Cinder is a whole new look into the fairy tales we all know and love. Blasting us into a future world, Cinder is set in a world where robots are the norm, cyborgs are at the bottom of the social hierarchy and the world is at threat from a war with the Lunars. Marissa Meyer offers a completely different take on the fairytale dynamic, you just can’t put down.
[The plot]: Cinder, New Beijing’s best mechanic, is an adopted cyborg, living with her grudge bearing step mother. With an ill-fitting foot, and society looking down on cyborgs, Cinder does her best to fit in and do her job, fixing androids. Never would she have thought she would bump into the Prince at her market stall. With a fatal plague spreading the earth, her step sister falls ill and Cinder is left in the centre of a struggle she could never have imagined. Between a family that hates her, a Prince who likes her for being someone she is not and an evil queen, Cinder finds out more about her past than ever before.
I’ve been in some what of a reading slump as of late, and after picking up various different books in the hope to break it, nothing was working. That was until I picked up Cinder. Just from reading the blurb of the book I knew I was going to like it, and it was the perfect book to get me back on the horse and reading back to normal.
Marissa Meyer has a way of writing that keeps you completely engrossed and needing to find out more. Cinder has plenty of twists and turns along the way, some of which can be fairly predictable, but some come completely out of nowhere. Meyer doesn’t follow the traditional cinderella story line too closely, in a cheesy attempt to create a modern-day fairytale. Instead, she create a whole new world that incorporates the elements of our favourite fairy tales we love most, with a whole new plot and purpose to the story.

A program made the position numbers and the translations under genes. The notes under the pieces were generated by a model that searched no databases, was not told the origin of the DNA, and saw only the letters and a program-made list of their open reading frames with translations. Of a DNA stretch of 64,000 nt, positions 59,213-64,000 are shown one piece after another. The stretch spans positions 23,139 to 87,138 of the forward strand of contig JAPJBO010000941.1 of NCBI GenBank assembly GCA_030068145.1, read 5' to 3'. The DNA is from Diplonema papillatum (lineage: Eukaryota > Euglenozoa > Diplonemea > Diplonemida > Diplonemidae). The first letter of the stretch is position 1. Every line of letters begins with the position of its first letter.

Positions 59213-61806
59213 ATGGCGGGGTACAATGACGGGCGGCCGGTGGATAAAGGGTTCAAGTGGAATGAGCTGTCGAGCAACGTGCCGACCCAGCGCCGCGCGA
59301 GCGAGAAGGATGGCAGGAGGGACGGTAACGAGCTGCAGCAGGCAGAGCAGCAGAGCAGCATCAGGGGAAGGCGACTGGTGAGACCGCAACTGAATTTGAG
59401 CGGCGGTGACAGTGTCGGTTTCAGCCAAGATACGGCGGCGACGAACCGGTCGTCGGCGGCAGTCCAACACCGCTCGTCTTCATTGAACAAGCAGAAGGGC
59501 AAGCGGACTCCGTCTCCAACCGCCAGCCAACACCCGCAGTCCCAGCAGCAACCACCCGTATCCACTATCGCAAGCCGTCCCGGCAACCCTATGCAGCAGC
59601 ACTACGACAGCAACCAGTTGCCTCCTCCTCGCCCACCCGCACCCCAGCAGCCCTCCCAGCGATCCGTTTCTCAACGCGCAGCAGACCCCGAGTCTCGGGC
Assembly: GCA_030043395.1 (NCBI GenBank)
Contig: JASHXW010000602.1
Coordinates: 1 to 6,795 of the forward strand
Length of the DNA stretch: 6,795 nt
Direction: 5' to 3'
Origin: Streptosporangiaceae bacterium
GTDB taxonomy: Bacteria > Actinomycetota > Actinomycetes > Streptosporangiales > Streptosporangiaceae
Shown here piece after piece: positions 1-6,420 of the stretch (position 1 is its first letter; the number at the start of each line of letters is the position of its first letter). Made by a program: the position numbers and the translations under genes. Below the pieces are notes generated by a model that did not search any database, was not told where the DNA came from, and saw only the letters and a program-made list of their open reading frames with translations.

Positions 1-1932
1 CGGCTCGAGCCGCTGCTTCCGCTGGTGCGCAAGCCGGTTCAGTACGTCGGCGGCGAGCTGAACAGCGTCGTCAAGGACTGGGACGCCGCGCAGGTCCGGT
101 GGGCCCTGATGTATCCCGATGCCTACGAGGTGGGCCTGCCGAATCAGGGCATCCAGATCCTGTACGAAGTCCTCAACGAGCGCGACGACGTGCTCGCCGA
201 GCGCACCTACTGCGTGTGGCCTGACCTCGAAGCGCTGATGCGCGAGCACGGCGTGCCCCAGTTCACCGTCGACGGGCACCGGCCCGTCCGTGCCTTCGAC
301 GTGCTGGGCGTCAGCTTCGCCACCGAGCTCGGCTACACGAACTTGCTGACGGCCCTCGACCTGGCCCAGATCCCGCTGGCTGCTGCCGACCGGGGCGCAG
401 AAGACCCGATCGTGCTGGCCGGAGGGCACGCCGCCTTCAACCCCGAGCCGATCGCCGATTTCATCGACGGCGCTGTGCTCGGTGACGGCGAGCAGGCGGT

I absolutely loved the characters and relationships in this book. Iko, Cinder’s robot sidekick, is hilarious. Iko has a programming problem which has caused her to be super sarcastic with a very comical tone. Cinder’s relationship with her step-sisters is a little different in the re-telling. Peony, the younger of the two, adores Cinder, and Cinder adores her in return. Whereas Pearl shares the same displeasure in Cinder as her mother, Adri. Being a cyborg, Cinder isn’t considered to be on the same social standing as everyone else, and Adri and Pearl take no excuse to remind her of this, so you still have the constant tension and disappointment coming from these two characters.
With three more books to be read in the series, and another being published later on this year, I can’t wait to delve into the rest of the series.
I rate this book five out of five stars.
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